FAS facial features 1.A smooth philtrum - the divot or groove between the nose and upper lip flattens with increased prenatal alcohol exposure. 2.Thin vermilion - the upper lip thins with increased prenatal alcohol exposure. 3.Small palpebral fissures - eye width decreases with increased prenatal alcohol exposure.
In some cases, facial deformations are seen already at birth or in the early childhood
Central nervous system damage three areas: structural, neurological, and functional impairments structural impairments may include microcephaly (small head size), or other abnormalities in brain structure neurological impairment may be classified into hard signs (epilepsy or other seizure disorders) and soft signs (such as impaired fine motor skills, neurosensory hearing loss, poor gait, clumsiness, poor eye-hand coordination, or sensory integration dysfunction) functional impairment is often referred to as developmental disabilities and includes: learning disabilities, academic achievement, impulse control, social perception, communication, abstraction, math skills, memory, attention and judgment.
Related signs stemming from prenatal alcohol exposure. However, these conditions are considered Alcohol-Related Birth Defects and not diagnostic criteria for FAS. Includes: Cardiac - a heart murmur that frequently disappears by one year of age. Skeletal - joint anomalies including abnormal position and function, altered palmar crease patterns, small distal phalanges, and small fifth fingernails. Renal - aplastic, dysplastic, or hypoplastic kidneys.
Apart from all these symptoms, there is an intelectual and emotional impairment
Related disorders Fetal Alcohol Effect (FAE) – used when drinking in pregnancy is documented and some FAS criteria are present Alcohol Related Neurodevelopmental Disorer (ARND) Fetal Alcohol Related Conditions (FARC) Alcohol Related Birth Deformations (ARBD)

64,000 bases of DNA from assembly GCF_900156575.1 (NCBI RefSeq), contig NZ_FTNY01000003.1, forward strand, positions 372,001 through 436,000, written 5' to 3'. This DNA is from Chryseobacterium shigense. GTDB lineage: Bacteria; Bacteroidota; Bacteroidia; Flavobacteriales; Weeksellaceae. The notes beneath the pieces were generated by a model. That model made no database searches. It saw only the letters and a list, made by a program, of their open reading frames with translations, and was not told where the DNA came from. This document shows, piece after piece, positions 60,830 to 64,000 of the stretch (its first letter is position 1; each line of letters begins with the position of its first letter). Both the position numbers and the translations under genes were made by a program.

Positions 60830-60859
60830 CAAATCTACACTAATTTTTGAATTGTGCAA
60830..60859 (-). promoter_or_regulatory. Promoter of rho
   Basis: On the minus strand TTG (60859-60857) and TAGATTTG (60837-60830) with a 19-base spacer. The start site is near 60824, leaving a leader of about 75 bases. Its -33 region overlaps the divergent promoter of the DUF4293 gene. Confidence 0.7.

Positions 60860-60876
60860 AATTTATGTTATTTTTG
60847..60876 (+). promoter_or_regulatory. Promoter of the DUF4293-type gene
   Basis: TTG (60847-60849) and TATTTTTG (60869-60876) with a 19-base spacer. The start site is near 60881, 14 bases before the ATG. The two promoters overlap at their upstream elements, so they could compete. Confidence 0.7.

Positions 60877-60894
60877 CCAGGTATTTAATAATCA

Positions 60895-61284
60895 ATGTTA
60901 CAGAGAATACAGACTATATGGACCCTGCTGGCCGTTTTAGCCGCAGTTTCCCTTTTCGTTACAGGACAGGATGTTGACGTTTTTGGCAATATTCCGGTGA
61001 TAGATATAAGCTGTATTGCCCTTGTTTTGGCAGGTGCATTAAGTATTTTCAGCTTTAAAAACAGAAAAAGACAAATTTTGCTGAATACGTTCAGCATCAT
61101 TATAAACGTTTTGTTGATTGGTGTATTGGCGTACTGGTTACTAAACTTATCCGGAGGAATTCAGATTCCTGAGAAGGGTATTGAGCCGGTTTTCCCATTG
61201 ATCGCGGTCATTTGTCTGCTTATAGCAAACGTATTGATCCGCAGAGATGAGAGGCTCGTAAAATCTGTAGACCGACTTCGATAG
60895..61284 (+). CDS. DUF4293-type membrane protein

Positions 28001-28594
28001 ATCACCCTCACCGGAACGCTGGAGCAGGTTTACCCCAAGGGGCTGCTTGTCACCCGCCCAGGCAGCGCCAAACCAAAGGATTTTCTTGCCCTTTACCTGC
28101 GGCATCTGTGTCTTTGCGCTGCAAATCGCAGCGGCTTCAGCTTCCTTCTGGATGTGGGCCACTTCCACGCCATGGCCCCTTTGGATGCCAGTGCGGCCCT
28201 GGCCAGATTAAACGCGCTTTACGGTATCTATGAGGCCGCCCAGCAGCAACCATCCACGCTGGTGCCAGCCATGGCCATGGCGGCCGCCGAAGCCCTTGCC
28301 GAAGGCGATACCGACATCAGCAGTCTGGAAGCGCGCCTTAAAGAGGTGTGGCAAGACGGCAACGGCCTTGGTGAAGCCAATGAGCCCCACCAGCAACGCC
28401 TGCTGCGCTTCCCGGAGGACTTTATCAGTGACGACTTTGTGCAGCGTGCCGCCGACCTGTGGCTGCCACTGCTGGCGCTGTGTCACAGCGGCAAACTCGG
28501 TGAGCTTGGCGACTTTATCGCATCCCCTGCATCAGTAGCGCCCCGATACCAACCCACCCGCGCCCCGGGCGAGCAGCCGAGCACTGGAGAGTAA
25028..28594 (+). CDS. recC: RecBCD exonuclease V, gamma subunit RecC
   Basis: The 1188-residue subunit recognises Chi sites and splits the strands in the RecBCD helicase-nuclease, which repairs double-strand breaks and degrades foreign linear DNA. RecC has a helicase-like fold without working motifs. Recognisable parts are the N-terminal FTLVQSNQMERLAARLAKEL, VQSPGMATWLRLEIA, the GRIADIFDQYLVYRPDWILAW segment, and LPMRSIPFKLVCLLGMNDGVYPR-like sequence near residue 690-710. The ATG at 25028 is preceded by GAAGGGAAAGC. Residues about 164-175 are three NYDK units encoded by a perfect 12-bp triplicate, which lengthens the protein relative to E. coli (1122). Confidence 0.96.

Research performed on 61 young patients with FAS was able to demostrate, that levels of IQ were generally not that bad (68, while 2.5% of the general population has IQ around 70). Recognition of words was acceptable, but reading with understanding was much worse in all the tests performed.
FAS in the early childhood Many children are born with signs of “delirium tremens” - this indicates a potential of epilepsia in the nearest future. As newborns, children with FAS may have impaired coordination and abnormal sleep patterns. Later in their childhood, they may have problems with concentration, cannot distinguish colours and assess time. Their vocabulary is very poor.
FAS later on... At school, children with FAS usually experience major problems, even if their IQ is average or only slightly below that value. Such children cannot assess the situation properly and predict the consequences of their behaviour. They also do not learn from mistakes. They ignore warnings and require continuous repetition of the given instruction. Lack of thank discourages people trying to guide them.